Caregivers Guide – Helping Our Loved Ones with Cancer

Posted by Phoebe Ezell

Nov 18, 2016 12:09:00 PM

It’s no secret that many of our Men’s Liberty clients have suffered from cancer – typically prostate cancer.  And as a result of their treatment, they’ve encountered issues with incontinence.

As we speak with men every day about the solutions and the results that the Men’s Liberty device provides, it’s quite common that we hear the deep appreciation that these men have for their caregivers. 

In fact, probably the most common statement is “I believe it’s been harder on my wife and my family – my caregivers.”

Taking care of our beloved friends and family members can be challenging.  In the process, it will test our patience, our flexibility, our strength, and yes – even our loving heart.  Providing care can also be very rewarding and fulfilling.

We also receive calls from caregivers, and one call stands out in our memory.  She said that taking care of her husband reminded her of her 4-year-old dog.  It seems that for the first 2½ years of having their dog, he just couldn’t master potty training.

Every time she turned around, the puppy had piddled (or worse) on the floor.  But the love and the joy and the happiness that his little smiling face and wagging tail brought to the family overcame all the hundreds of times she considered taking him to the pet adoption center!

In other words, maintaining balance takes finesse.

The social psychologists have broken down the process of caregiving into the 3 stages of the cancer process.

Stage 1 – Diagnosis.

Many times caregivers notice that something is “different” even before their loved ones do.  Typically that begins with encouraging him to get it checked out.

Probably the most difficult day in the process is when the doctor says he has cancer.  That’s when most caregivers jump into action, providing support, asking questions and helping process the news.

And that’s the day that caregivers adjust their days and nights for the responsibilities that lie ahead.

Prepare to:

  • Be present – physically and emotionally
  • Allow him to talk and share that he’s afraid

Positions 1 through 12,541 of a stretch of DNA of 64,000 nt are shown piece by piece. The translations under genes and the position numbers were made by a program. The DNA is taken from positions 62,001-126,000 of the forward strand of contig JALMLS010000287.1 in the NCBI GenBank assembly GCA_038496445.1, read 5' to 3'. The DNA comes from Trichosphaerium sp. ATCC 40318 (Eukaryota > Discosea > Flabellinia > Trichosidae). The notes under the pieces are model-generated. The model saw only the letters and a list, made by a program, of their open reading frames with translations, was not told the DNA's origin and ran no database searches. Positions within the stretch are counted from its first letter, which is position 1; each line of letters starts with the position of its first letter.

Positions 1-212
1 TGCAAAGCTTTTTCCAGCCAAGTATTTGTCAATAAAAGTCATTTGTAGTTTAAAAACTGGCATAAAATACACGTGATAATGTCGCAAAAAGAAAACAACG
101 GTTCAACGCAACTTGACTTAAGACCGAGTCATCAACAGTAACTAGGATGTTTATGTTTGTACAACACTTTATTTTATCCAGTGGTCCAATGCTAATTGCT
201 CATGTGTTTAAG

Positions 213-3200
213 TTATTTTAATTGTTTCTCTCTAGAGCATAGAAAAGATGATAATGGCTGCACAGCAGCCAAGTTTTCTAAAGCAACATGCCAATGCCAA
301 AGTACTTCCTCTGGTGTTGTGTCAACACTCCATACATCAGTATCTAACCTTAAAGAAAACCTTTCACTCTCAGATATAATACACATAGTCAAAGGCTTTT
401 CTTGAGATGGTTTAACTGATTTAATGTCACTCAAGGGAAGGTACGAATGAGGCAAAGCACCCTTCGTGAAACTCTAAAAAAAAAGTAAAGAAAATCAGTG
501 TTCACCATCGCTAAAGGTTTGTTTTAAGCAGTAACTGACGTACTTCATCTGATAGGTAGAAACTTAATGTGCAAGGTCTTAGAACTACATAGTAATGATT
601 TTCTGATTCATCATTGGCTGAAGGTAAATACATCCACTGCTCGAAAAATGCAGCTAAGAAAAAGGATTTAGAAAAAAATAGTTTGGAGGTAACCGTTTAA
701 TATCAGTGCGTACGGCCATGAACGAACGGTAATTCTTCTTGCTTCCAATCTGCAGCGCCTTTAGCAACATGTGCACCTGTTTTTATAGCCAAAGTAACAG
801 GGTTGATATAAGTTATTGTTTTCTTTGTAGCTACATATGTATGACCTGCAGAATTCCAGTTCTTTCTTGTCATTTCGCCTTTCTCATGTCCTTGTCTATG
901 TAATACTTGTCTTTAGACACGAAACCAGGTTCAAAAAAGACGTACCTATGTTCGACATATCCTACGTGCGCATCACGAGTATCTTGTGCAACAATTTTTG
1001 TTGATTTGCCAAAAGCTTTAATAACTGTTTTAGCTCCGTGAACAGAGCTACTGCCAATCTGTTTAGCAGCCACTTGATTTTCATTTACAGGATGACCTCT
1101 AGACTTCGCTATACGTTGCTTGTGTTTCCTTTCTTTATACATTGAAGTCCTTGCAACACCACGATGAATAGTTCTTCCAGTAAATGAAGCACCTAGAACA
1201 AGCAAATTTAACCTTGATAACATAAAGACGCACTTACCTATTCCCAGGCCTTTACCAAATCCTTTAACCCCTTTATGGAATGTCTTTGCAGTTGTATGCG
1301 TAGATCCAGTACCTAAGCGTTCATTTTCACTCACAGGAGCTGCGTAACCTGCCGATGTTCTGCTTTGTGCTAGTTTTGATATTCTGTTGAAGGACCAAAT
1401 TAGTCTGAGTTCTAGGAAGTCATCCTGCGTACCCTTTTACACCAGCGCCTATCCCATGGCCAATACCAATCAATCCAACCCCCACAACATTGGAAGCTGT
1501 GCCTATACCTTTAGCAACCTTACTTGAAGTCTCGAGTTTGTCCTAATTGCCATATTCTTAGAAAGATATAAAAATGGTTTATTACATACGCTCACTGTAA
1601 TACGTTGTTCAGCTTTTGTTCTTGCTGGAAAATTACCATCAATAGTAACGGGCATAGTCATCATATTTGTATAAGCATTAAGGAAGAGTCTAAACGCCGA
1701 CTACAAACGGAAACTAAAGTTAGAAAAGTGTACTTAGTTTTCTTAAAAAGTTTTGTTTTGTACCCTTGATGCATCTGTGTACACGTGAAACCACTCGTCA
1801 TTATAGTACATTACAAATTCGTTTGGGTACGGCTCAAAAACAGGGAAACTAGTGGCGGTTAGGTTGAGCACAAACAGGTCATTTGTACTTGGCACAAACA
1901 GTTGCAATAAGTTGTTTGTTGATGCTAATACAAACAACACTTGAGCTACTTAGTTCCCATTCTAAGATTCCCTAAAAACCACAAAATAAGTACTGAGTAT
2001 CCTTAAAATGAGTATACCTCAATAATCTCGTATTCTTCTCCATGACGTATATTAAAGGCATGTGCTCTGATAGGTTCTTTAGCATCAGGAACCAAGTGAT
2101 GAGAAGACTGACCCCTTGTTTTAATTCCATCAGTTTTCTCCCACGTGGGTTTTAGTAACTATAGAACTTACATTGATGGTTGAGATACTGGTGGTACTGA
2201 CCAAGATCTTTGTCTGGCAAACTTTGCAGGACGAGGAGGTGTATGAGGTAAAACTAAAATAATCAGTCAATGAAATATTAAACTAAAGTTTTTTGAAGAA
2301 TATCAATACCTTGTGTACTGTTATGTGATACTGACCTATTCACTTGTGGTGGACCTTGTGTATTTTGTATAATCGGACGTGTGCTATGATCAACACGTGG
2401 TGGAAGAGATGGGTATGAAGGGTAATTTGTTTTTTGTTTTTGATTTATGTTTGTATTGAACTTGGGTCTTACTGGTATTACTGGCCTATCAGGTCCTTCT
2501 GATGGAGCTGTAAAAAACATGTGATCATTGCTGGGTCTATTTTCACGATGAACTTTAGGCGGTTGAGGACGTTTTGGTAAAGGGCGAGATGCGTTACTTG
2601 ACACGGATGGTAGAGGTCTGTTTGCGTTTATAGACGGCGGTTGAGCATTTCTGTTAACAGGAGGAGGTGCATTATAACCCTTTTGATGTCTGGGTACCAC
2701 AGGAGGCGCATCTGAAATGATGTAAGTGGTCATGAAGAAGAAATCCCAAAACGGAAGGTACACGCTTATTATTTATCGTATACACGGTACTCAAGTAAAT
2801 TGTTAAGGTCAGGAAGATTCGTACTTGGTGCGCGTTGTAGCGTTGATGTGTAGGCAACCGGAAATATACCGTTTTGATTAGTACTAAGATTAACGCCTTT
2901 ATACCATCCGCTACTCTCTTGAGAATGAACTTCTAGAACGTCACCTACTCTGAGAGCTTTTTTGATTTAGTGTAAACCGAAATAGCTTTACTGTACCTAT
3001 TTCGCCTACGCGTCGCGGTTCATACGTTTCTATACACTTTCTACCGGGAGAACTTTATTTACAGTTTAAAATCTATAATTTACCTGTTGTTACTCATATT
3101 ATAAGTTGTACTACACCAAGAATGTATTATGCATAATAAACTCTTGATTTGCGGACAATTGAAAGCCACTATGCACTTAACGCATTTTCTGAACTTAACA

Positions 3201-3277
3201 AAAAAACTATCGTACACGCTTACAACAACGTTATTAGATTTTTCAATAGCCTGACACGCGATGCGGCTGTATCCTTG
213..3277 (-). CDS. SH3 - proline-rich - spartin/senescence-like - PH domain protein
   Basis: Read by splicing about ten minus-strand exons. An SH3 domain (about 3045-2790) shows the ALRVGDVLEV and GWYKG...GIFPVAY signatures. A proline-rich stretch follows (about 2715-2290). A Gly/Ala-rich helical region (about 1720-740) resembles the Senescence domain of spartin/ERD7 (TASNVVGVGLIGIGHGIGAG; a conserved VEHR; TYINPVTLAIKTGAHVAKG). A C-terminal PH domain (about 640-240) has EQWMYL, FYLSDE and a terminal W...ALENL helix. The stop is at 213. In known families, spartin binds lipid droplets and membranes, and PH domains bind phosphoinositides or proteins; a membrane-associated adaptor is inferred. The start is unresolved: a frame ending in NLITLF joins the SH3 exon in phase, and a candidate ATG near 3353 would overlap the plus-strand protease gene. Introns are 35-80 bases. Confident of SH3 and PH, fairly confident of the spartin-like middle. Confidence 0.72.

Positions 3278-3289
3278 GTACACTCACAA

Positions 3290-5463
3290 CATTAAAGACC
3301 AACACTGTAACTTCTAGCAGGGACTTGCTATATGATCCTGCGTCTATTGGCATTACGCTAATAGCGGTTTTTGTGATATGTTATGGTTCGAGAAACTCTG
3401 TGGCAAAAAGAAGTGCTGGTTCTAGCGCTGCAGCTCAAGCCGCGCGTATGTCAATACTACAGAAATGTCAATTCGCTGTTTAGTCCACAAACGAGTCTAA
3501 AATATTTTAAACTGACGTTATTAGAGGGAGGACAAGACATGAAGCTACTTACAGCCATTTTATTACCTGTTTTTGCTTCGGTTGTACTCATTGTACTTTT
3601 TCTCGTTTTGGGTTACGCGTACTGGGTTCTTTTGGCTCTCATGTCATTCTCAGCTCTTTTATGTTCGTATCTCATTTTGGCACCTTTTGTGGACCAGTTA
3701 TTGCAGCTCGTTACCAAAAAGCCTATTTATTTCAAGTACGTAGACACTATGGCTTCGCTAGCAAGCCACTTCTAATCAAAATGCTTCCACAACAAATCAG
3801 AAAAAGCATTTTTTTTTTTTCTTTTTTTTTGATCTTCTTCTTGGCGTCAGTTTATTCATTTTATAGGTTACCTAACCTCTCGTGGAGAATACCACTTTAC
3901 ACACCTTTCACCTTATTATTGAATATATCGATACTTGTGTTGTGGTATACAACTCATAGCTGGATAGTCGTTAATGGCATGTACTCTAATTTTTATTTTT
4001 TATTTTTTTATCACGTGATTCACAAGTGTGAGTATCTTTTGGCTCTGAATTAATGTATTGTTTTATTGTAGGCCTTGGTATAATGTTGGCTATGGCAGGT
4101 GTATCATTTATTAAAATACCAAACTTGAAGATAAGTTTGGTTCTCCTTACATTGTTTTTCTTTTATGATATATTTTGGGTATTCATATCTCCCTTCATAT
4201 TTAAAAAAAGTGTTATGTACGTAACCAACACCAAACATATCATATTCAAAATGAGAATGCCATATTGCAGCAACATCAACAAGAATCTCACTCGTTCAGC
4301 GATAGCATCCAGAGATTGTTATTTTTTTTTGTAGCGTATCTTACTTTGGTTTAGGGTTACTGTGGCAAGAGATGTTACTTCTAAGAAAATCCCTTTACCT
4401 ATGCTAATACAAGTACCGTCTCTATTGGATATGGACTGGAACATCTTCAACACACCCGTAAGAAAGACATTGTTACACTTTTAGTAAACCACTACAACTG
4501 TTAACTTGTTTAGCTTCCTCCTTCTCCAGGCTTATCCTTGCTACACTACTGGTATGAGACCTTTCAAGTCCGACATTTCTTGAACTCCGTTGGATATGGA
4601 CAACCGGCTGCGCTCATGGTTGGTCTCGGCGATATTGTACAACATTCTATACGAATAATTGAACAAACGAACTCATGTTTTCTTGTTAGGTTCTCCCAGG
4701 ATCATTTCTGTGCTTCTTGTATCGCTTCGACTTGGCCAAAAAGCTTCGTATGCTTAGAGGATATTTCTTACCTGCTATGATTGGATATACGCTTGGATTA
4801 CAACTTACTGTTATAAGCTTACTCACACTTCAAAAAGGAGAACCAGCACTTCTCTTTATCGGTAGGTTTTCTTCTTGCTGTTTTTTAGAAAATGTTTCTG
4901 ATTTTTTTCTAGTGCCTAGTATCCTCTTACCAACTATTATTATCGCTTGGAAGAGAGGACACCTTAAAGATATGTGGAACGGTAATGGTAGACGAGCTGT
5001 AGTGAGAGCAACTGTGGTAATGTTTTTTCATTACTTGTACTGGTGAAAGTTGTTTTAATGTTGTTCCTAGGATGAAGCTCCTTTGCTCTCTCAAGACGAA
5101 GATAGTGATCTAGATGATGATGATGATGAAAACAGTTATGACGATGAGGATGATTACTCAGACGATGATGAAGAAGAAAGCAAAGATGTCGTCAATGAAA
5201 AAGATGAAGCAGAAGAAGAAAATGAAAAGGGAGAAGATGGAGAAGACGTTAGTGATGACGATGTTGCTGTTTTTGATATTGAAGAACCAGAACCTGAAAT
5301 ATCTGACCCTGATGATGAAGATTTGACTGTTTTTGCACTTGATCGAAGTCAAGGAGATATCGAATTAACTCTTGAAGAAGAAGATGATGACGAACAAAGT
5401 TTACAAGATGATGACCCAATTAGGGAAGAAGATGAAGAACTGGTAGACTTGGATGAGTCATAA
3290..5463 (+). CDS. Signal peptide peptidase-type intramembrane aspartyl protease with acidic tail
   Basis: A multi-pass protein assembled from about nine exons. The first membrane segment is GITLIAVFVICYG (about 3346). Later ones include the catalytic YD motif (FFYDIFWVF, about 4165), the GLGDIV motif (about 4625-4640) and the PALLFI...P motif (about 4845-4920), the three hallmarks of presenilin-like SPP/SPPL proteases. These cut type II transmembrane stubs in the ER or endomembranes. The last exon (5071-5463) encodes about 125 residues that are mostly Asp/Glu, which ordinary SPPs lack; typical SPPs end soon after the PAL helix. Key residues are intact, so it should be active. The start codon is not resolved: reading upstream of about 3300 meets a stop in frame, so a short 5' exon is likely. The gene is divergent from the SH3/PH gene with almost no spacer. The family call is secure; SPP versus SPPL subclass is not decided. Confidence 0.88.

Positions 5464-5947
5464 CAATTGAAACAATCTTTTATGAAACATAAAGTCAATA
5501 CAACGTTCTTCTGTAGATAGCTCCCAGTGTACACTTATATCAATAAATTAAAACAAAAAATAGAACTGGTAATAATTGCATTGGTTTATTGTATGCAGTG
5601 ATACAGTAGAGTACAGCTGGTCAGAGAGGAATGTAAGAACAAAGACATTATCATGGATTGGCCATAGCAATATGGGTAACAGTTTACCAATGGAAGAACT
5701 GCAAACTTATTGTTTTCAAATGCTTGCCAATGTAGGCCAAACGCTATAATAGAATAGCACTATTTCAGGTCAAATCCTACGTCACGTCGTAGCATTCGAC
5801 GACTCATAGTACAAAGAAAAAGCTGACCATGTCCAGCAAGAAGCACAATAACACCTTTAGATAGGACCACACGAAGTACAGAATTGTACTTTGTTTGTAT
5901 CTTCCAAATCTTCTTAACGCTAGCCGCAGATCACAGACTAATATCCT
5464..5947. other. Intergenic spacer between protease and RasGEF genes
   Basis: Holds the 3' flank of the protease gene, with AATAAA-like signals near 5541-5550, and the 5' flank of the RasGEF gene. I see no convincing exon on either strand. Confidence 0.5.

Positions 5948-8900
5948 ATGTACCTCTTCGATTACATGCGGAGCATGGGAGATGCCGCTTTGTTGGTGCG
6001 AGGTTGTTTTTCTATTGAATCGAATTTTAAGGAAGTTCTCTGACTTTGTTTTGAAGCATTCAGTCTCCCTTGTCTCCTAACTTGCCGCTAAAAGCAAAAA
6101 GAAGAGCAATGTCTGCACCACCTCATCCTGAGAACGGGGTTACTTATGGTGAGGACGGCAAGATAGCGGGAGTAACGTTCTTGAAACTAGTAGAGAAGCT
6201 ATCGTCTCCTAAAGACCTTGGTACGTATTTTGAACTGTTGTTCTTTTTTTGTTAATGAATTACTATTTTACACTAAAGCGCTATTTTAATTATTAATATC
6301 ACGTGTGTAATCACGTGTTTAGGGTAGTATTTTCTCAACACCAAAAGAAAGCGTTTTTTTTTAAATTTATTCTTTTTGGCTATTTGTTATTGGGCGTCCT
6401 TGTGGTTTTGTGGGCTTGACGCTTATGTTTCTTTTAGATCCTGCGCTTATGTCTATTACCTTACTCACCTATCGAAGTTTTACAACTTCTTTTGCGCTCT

• Listen and acknowledge his fears
  • DO NOT say that “everything will be fine”
  • Let him know he is not alone
  • Take notes during medical appointments
  • Listen to the recommendations
  • Don’t hesitate to rely on social workers, spiritual advisors and other professionals

Other considerations:

  • Discuss how you’ll report the news to family, friends, and work
  • Ask family members to pitch in and help
  • TAKE CARE OF YOURSELF TOO!! You’re not going to be much help if you wear yourself into a frazzle
  • Make it a point to ask yourself – who can YOU turn to when you feel overwhelmed or alone

Phase 2 – Treatment

  • Accompany him to chemotherapy and/or radiation treatments
  • Help him feel comfortable while receiving treatments
  • Bring something to keep yourself occupied – a book or your laptop
  • Continue to take notes of anything pertinent to the treatments
  • If you notice any changes in him, report them to your medical team
  • Don’t forget to seek help from friends and family when you need a break
  • Manage all paperwork for medical leave, insurance issues, finances, etc. (know there are community agencies to help – talk to a social worker)
  • Not easy to do, but begin to discuss advance care planning – Discuss his values, goals and wishes and talk through the options
  • Encourage to completion of an advance directive, which ensures that his wishes are clearly documented
  • Again – maintain balance for yourself!

Stage 3 – If Recurrence

If recurrence occurs, it’s normal for most men to feel anger, resentment, sadness and fear.  This is the time to provide as much emotional support as possible

  • Allow time to adjust back into the caregiving role
  • If requested, help him explore potential treatment options, including accompanying him on appointments

Caring for a loved one can really be emotionally and physically exhausting, but as we began this discussion – it can also be tremendously rewarding and fulfilling.  Many people find new meaning and purpose in their lives, as well as great renewal, reconnecting and deepening in their relationships.